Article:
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Pharmaceutical Development and Technology

ISSN: 1083-7450 (Print) 1097-9867 (Online) Journal homepage: http://www.tandfonline.com/loi/iphd20

Anti-inflammatory effects of eugenol

nanoemulsion as a topical delivery system

Fariba Esmaeili, Saeid Rajabnejhad, Ali Reza Partoazar, Shahram Ejtemaei

Mehr, Reza Faridi-Majidi, Mousa Sahebgharani, Leila Syedmoradi,
Mohammad Reza Rajabnejhad & Amir Amani

To cite this article: Fariba Esmaeili, Saeid Rajabnejhad, Ali Reza Partoazar, Shahram Ejtemaei
Mehr, Reza Faridi-Majidi, Mousa Sahebgharani, Leila Syedmoradi, Mohammad Reza
Rajabnejhad & Amir Amani (2015): Anti-inflammatory effects of eugenol nanoemulsion as a
topical delivery system, Pharmaceutical Development and Technology

To link to this article: http://dx.doi.org/10.3109/10837450.2015.1078353

Published online: 12 Sep 2015.

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ISSN: 1083-7450 (print), 1097-9867 (electronic)

Pharm Dev Technol, Early Online: 1–7

! 2015 Taylor & Francis. DOI: 10.3109/10837450.2015.1078353


Anti-inflammatory effects of eugenol nanoemulsion as a topical delivery

Fariba Esmaeili1, Saeid Rajabnejhad2, Ali Reza Partoazar3, Shahram Ejtemaei Mehr3, Reza Faridi-Majidi1,
Mousa Sahebgharani4, Leila Syedmoradi1, Mohammad Reza Rajabnejhad5, and Amir Amani1,6
Department of Medical Nanotechnology, School of Advanced Technologies in Medicine, Tehran University of Medical Sciences, Tehran, Iran,
School of Pharmacy, University of Camerino, Camerino, Italy, 3Experimental Medicine Research Center, Tehran University of Medical Sciences,
Tehran, Iran, 4Department of Pharmacology, School of Medicine, Tehran University of Medical Sciences, Tehran, Iran, 5Research Institute for Islamic
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and Complementary Medicine, Iran University of Medical Sciences, Tehran, Iran, and 6Medical Biomaterials Research Center (MBRC), Tehran
University of Medical Sciences, Tehran, Iran

Abstract Keywords
Eugenol is the main constituent of clove oil with anti-inflammatory properties. In this work, for Anti-inflammatory, eugenol, nanoemulsion,
the first time, O/W nanoemulsion of eugenol was designed for the evaluation of anti- piroxicam
inflammatory effects as a topical delivery system. Topical formulations containing 1%, 2% and
4% of eugenol as well as a nanoemulsion system containing 4% eugenol and 0.5% piroxicam History
were prepared. Further to physicochemical examinations, such as determination of particle size,
polydispersity index, zeta potential and physical stability, anti-inflammatory activity was Received 19 May 2015
examined in carrageenan-induced paw edema in rats. The optimum formulation was found to Revised 12 July 2015
contain 2% eugenol (oil phase), 14% Tween 20 (surfactant) and 14% isopropyl alcohol (co- Accepted 17 July 2015
surfactant) in water. Nanoemulsion with polydispersity index of 0.3 and median droplet Published online 10 September 2015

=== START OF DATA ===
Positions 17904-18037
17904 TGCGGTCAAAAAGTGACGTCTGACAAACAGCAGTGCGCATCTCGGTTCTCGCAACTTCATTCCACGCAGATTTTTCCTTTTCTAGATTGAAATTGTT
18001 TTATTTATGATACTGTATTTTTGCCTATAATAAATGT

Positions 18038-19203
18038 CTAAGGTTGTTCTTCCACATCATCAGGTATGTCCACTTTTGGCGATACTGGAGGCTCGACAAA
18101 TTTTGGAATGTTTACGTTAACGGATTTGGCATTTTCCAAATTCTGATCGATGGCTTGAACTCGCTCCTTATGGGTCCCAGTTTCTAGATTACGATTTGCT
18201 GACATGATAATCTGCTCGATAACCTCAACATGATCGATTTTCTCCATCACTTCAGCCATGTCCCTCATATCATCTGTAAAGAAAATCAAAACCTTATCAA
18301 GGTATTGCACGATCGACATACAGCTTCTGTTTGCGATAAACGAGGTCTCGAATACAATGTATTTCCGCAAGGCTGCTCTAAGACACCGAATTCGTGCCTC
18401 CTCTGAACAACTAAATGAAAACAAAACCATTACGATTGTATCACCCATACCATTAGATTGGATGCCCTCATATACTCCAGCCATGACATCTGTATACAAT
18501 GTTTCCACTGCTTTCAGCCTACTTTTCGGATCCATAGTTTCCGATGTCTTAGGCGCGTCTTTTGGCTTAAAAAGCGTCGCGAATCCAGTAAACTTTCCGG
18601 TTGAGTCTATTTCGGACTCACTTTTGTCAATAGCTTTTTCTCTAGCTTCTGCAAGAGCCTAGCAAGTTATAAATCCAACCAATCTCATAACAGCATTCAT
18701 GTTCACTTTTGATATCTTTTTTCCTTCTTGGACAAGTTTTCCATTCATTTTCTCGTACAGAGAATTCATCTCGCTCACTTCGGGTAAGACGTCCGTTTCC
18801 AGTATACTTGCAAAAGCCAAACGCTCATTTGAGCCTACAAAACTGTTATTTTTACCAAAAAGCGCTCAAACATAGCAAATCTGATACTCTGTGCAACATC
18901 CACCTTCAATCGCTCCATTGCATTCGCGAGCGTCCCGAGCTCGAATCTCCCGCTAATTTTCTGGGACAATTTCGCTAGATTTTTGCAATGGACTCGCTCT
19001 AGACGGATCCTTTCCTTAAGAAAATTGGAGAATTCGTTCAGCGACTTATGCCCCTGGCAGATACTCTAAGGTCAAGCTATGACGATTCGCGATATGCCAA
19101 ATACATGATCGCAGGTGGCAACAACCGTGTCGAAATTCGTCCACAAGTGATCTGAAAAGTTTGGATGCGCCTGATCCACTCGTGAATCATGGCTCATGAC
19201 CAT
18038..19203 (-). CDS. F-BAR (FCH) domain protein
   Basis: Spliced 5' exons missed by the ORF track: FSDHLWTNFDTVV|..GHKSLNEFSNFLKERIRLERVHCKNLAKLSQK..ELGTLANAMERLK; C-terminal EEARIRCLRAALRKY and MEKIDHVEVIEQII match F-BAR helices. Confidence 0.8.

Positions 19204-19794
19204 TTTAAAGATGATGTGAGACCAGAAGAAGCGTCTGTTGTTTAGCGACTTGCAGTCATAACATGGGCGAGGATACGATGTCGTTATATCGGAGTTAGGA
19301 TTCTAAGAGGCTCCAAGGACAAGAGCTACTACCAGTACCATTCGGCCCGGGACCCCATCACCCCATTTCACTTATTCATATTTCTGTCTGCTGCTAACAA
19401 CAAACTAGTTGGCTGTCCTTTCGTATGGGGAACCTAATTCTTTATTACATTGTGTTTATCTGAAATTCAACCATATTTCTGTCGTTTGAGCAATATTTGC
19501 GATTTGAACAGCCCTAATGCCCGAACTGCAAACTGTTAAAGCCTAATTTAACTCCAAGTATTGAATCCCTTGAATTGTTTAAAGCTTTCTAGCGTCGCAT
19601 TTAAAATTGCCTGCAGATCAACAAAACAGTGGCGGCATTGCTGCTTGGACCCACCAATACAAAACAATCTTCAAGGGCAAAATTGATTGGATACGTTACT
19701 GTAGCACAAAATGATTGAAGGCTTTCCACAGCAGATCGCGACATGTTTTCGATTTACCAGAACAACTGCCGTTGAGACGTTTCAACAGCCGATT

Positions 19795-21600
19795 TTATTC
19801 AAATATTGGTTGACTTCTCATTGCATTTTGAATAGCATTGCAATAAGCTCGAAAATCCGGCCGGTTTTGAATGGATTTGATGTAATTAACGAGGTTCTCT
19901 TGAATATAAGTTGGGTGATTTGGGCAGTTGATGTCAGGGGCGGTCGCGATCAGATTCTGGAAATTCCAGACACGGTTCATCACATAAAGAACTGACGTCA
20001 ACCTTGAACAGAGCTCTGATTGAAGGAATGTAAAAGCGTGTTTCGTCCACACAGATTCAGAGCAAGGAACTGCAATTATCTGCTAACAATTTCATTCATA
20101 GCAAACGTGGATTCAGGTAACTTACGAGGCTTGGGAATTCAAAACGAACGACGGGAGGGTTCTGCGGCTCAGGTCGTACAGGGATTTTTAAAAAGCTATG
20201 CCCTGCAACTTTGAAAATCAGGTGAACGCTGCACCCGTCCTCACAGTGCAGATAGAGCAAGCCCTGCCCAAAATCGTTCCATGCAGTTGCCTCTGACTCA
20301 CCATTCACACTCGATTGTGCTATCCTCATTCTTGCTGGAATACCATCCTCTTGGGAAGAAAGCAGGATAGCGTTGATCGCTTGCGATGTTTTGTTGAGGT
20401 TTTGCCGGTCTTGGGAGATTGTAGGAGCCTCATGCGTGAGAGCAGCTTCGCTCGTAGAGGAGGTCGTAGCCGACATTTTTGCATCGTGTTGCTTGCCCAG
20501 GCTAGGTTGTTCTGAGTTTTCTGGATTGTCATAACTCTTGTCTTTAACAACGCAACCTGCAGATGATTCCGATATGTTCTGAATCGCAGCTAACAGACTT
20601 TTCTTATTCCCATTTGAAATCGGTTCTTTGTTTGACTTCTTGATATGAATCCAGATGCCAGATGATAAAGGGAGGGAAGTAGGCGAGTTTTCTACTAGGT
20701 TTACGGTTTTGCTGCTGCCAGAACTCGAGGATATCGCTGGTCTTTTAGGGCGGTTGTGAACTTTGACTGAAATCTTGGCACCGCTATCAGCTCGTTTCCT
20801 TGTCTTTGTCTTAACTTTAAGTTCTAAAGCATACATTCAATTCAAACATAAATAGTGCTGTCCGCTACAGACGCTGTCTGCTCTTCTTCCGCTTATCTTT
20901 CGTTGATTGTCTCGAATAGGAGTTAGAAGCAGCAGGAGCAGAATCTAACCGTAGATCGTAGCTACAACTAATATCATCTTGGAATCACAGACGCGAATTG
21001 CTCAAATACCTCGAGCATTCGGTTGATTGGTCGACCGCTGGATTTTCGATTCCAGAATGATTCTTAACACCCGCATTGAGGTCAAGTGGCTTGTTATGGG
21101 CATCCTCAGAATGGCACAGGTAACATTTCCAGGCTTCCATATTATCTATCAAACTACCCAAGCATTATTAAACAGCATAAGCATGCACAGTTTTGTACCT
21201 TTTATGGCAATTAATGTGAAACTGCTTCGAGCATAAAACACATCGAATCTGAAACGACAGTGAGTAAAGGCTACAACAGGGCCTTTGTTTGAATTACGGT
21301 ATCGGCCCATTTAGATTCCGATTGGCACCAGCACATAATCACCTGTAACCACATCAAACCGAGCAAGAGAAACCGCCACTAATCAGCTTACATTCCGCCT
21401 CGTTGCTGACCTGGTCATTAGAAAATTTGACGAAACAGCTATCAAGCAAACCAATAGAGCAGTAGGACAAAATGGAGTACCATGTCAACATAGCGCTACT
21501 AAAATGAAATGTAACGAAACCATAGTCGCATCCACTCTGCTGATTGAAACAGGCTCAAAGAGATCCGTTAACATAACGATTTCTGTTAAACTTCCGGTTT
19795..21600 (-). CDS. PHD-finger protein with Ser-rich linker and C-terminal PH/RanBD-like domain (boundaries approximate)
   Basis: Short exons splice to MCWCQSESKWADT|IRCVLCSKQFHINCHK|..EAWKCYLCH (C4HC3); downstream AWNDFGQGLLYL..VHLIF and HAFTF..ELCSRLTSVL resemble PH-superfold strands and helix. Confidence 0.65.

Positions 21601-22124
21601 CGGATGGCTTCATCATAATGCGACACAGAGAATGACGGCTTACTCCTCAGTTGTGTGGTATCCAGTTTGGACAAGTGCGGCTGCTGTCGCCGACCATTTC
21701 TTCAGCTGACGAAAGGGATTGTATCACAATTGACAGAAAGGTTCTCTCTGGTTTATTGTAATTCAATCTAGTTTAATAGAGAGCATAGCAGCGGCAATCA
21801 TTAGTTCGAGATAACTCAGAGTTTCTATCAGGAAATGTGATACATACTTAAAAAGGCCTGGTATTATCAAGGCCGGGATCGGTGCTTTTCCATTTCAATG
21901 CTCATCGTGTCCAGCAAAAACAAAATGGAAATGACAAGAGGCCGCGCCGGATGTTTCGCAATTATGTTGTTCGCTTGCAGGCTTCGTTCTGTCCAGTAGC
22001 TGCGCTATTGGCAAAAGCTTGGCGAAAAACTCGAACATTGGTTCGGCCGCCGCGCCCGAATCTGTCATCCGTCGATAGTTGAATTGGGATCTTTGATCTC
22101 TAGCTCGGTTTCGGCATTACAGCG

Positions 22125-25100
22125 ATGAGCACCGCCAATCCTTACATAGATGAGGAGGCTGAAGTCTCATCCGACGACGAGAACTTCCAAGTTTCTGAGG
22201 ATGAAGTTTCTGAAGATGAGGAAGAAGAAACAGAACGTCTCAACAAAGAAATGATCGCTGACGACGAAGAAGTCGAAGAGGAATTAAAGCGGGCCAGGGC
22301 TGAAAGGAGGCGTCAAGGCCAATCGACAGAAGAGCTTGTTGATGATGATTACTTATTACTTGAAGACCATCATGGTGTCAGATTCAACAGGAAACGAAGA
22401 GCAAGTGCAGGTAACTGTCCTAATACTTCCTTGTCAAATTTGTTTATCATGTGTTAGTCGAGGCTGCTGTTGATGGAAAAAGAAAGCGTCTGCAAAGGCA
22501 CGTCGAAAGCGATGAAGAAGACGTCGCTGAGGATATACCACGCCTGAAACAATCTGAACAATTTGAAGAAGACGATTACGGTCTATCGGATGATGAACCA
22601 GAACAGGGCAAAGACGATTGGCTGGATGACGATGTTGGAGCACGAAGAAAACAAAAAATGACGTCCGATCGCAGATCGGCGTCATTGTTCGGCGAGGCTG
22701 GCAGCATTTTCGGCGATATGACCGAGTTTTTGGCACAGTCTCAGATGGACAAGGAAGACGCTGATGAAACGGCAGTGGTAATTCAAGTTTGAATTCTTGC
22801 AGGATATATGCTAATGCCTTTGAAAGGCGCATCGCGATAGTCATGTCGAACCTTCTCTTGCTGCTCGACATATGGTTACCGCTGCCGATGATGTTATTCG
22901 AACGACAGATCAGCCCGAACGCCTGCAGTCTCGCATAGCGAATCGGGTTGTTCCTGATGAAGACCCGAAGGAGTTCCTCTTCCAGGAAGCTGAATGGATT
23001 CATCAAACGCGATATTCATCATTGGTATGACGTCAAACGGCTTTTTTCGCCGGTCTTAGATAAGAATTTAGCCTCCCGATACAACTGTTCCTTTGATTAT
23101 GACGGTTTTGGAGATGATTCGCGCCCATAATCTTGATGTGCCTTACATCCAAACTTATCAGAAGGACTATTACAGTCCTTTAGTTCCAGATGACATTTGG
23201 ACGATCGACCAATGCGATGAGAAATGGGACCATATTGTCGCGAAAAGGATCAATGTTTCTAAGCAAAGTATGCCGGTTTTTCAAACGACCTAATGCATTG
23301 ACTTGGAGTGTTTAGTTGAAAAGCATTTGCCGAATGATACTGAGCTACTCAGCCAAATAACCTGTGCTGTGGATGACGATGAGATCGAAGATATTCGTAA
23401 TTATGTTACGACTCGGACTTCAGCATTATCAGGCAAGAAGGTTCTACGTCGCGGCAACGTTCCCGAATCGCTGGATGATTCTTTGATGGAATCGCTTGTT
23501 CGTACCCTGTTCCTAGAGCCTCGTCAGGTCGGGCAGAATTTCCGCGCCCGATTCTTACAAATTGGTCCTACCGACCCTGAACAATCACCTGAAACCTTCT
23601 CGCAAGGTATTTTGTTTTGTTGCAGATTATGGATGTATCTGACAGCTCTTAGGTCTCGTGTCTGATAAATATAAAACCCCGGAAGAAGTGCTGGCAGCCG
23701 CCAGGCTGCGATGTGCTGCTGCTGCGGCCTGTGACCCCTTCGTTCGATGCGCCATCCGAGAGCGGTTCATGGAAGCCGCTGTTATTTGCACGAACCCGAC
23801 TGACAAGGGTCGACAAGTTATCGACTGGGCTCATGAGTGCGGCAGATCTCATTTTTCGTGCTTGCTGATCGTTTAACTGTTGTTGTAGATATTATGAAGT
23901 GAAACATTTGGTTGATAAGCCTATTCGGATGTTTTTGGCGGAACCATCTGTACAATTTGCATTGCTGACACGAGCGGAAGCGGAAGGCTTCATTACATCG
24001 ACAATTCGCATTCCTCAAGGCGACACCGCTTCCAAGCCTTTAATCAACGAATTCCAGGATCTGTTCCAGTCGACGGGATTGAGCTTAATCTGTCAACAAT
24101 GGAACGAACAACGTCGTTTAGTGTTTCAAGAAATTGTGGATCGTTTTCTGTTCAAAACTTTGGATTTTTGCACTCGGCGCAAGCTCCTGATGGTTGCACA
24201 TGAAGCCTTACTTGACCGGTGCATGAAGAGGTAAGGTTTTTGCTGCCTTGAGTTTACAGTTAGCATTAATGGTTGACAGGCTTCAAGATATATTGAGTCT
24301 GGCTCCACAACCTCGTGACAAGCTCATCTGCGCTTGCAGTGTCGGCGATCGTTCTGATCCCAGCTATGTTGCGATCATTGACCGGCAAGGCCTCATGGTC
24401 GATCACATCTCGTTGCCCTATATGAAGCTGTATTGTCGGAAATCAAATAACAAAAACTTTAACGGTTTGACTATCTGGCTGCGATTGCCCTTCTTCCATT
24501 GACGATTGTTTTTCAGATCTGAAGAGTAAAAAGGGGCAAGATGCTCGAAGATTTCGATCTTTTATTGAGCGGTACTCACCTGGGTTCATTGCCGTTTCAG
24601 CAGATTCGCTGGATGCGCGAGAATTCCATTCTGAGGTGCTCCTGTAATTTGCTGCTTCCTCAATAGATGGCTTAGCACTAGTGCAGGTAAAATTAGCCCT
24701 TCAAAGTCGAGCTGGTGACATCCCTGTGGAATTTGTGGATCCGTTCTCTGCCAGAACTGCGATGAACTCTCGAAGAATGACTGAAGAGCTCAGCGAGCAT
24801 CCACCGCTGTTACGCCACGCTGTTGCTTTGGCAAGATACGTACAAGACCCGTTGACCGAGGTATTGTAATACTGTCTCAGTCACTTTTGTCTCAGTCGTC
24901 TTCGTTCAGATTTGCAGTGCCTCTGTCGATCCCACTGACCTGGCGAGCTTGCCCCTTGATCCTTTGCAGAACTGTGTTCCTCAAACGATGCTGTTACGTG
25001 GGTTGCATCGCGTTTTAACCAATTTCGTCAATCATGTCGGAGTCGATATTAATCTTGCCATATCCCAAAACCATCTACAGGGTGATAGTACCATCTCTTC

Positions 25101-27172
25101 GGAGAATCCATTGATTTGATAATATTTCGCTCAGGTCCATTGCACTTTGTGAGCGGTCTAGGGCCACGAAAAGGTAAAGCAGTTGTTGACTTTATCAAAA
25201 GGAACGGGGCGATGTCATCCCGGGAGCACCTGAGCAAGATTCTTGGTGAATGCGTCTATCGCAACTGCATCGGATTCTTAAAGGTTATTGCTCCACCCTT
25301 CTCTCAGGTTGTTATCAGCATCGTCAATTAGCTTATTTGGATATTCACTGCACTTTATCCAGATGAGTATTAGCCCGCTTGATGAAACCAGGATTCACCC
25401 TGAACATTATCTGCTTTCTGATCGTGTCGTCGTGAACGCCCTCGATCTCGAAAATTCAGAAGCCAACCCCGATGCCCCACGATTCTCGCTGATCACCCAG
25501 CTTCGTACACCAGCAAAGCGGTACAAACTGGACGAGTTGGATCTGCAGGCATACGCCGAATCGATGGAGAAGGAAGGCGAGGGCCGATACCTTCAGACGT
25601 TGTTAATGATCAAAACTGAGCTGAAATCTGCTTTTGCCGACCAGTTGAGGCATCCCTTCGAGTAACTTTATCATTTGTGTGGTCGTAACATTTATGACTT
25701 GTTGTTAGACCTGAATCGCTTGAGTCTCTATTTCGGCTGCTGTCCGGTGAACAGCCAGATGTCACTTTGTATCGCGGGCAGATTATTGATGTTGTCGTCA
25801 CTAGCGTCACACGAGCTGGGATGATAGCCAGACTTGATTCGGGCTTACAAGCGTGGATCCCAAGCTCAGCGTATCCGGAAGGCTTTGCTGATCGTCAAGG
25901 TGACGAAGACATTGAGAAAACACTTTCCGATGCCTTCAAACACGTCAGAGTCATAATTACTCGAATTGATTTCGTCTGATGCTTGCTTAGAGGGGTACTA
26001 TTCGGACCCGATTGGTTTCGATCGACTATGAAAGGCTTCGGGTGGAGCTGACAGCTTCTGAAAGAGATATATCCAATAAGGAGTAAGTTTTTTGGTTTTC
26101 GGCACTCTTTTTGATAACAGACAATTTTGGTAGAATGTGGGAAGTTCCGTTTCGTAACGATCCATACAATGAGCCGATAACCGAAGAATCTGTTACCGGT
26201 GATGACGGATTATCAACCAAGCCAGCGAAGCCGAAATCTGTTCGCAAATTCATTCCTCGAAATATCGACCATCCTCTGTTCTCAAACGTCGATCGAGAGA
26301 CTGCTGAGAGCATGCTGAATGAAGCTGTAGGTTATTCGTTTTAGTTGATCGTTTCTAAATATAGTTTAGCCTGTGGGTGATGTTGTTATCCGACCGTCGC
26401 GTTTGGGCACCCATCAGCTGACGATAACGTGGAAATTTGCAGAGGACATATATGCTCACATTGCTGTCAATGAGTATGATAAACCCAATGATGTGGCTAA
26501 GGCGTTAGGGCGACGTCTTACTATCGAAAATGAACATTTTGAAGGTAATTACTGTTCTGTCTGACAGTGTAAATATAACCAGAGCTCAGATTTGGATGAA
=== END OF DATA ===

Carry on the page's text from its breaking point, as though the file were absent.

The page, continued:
diameter of 24.4 nm (d50) was obtained. Animal studies revealed that the nanoemulsions
exhibited significantly improved anti-inflammatory activity after 1.5 h, compared with marketed
piroxicam gel. Additionally, it was shown that increasing the concentration of eugenol did not
show higher inhibition of inflammation. Also, the nanoemulsion having piroxicam showed less
anti-inflammatory properties compared with the nanoemulsion without piroxicam.

Introduction activities has been reported for this compound, including

Nanoemulsions are transparent or translucent dispersions of oil anti-microbial8, anti-fungal9, anti-viral10, anti-oxidative11 and
and water that are stabilized by surfactant and co-surfactant anti-tumor12 properties. Additionally, its analgesic, local anes-
molecules. Moreover, nanoemulsions have a droplet size of less thetic and anti-inflammatory activities have been well-docu-
than 100 nm that make them resist against aggregation or mented in the literature7,13,14.
creaming processes1,2. When using topically, nanoemulsions Eugenol, as a natural product with anti-inflammatory effects,
have shown promising over conventional topical formulations has gained a great deal of attention in topical applications.
(e.g. gels and emulsions) dues to enhance transdermal perme- Previous studies have demonstrated that eugenol has anti-inflam-
ation1. For instance, a nanoemulsion preparation containing matory properties comparable with some NSAIDs, such as
aspirin enhanced the anti-inflammatory activity of aspirin in a etodolac and indomethacin15. Molecular studies for anti-inflam-
CD-1 mouse model of induced inflammation, compared with a matory activity of eugenol show COX-2 inhibition without
suspension3. In another study, acaprylic acid-based nanoemulsion affecting COX-1 in mice macrophage cell culture16,17.
gel could reduce the skin barrier effects and increase the Additionally, eugenol has anti-nociceptive activity. Thus, its
transdermal permeation and penetration of meloxicam4. topical applications along with preparations of lidocaine/prilo-